Most programs don’t use a lot of cpu resources, this was true back when I was using 8-bit cpus running at 4MHz and is even more true today. I used to sell add-on tools to make code run faster and it was surprising how often developers had no idea how long their code took to run, they just felt it was not fast enough; I was happy to go along with these feelings (if the developers could recite timing data a sale was virtually guaranteed).

plot is an unsung hero in R’s success, taking whatever is thrown at it and often producing something useful (if somewhat workman-like visually).

RUNOFF is the granddaddy of text processing systems such as *roff and LaTeX. RUNOFF will do what you tell it to do (groff is a modern descendant), while LaTeX will listen to what you have to say before deciding what to do. A child of RUNOFF shows that visual elegance can be achieved using simple means (maintainers of R’s plot function take note). Businesses used to buy computers and expensive printers so they could use this language, or one of its immediate descendants.

RPG must be the most widely used proprietary programming language ever.

Is Ruby’s current success all down to the success of one web application framework written in it? In its early years C claim to fame was as the language used to write Unix (I know people who gave this as the reason for choosing to use C). We will have to wait and see if Ruby has a life outside of one framework.

Things to read

“The R Book” by Michael J. Crawley.



December 17th, 2014 No comments

Q is for QCL.

Quantum computers are still so new that creators of programs languages for them are still including the word quantum in their name. I shouldn’t complain because without them today’s post would be about existing languages with the word quick tacked on the front.

Conventional modern computers contain transistors and while a knowledge of quantum mechanics is required for a detailed understand of how these work, the layman’s explanation can be given using classical terms and does not involve any apparently weird behavior (tunnelling can be skipped as a technical detail). Quantum computers make direct use of superposition and entanglement, both of which are at the very weird end of quantum mechanical effects.

Conventional computers work by toggling the state of transistors between 0/1 (a bit), Quantum computers work by performing unitary transforms on Qubits.

Unitary transforms are reversible (by the definition of the transform). This means that feeding the output value from a Quantum computer back through the output will result in the value of the original input appearing at the input. Sounds interesting until you realise that this places a couple of major restriction on the structure of a quantum program:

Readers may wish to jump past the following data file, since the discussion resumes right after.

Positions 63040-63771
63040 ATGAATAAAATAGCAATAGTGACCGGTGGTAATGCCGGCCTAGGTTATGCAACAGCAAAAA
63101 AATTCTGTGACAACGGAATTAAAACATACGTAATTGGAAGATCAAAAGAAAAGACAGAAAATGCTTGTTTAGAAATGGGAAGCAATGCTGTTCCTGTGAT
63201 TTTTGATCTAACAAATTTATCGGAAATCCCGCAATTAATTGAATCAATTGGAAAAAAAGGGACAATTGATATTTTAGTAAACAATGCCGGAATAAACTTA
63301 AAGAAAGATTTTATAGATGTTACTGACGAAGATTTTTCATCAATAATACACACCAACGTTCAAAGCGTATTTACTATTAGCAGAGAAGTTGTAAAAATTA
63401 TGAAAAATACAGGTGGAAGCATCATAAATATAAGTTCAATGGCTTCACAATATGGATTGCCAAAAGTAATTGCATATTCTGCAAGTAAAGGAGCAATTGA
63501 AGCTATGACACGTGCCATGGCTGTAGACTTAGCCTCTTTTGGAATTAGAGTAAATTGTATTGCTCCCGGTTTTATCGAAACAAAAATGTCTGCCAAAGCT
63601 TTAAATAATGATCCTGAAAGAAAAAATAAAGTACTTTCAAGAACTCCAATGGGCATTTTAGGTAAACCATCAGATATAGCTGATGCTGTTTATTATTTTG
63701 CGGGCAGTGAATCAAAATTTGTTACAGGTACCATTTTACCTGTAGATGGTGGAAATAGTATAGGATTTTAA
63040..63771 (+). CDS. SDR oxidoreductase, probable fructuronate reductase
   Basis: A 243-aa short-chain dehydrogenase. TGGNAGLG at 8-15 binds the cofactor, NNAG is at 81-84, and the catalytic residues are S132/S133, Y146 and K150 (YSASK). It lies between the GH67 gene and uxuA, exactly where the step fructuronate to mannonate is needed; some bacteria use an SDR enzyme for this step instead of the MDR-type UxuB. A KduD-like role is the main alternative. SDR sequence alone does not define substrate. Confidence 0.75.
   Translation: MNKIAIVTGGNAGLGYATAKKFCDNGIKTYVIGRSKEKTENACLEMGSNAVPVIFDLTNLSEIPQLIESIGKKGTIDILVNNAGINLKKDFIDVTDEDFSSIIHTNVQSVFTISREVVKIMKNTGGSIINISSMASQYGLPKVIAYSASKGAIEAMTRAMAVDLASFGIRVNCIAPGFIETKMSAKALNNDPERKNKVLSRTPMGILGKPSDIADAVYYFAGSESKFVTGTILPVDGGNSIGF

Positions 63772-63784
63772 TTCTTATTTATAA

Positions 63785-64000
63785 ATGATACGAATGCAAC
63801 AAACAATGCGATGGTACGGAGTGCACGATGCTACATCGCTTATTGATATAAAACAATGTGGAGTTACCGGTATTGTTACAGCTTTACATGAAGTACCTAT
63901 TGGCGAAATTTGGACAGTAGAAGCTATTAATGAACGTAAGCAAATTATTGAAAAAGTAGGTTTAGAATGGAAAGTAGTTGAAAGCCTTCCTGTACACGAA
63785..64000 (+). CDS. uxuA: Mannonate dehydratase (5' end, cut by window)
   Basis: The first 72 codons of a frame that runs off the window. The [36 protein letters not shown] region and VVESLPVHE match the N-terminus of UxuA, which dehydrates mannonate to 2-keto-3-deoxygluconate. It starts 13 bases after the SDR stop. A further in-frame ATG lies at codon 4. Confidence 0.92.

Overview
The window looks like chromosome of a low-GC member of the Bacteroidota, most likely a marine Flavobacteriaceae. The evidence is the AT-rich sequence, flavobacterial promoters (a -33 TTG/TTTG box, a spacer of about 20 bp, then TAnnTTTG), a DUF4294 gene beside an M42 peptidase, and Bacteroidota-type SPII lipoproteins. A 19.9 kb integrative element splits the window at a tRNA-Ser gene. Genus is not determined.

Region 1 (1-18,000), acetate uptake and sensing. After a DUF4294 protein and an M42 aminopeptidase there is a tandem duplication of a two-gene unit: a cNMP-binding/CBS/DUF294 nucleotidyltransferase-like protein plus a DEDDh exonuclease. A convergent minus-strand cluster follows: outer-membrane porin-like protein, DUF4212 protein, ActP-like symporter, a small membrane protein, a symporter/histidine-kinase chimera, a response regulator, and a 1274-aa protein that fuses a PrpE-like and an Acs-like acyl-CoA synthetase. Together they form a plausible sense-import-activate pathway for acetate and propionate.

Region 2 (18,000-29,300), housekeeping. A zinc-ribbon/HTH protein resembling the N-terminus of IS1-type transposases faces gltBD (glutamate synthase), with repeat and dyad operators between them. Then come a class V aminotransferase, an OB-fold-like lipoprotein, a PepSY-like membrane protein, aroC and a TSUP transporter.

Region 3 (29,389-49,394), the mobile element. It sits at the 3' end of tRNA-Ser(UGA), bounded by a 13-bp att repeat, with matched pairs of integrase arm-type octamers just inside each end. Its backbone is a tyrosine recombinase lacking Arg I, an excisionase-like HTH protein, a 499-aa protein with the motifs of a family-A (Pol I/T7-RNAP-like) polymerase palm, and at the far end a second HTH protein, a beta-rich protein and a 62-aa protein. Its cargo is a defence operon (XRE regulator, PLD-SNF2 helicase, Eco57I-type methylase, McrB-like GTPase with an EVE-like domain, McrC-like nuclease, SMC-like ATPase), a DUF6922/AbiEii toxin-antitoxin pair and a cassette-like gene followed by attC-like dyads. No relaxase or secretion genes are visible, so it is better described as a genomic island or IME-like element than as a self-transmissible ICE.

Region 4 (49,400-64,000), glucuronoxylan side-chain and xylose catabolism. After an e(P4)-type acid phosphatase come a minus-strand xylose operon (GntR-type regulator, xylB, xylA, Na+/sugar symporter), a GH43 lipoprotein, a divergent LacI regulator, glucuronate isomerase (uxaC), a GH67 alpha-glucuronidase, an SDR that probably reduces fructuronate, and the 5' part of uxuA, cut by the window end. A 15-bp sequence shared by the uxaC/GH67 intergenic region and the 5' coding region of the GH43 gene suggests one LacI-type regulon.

• the number of input bits must equal the number of output bits (its ok for some of these bits to be don’t-care bits from the point of view of interpreting them to give an external meaning),
  • variables cannot be overwritten (this would destroy information and is not reversible),
  • variables cannot be copied (there is no unitary transform available to do this).

Developers coding for parallel processors need to stop complaining, their life could be a lot harder. In fact figuring out how to get a quantum computer to do anything useful is so hard that people have taken to using genetic algorithms to obtain useful practical results (it was a search based software engineering workshop where I first learned about the realities of programming a Quantum computer).

These programming constraints actually make one feel relieved that the largest available Quantum computer only contains 128 Qbits that need to be used up.

It is possible to build a transistor-based reversible computer using Toffoli-gates; it has been shown that such a computer would be capable of performing any computation that a Turing machine could perform. An important theoretical result that shows that Quantum computers are at least as powerful as conventional computers.

Building a Quantum computer is very hard. The basic approach is to prepare a superposed state (perhaps using ion traps or microwaves), then apply unitary transformations in a way that takes advantage of quantum parallelism, followed by gathering up the result and making a measurement. Quantum computers are like ASICs (i.e., they need to be configured to perform one kind of calculation) and not general purpose programmable computers.

Quantum parallelism is what gives Quantum computers the potential for having a huge performance advantage over today’s computers. The poster child for this performance advantage is Shor’s algorithm (which finds the prime factors of very large numbers, such as those used in public key encryption).

Quantum computers are very delicate beasts that are destroyed by interaction with the world around them (e.g., being hit by a passing atom lurking within the near perfect vacuum in which they operate, or a stray photon bouncing around the cavity in which the computer is held).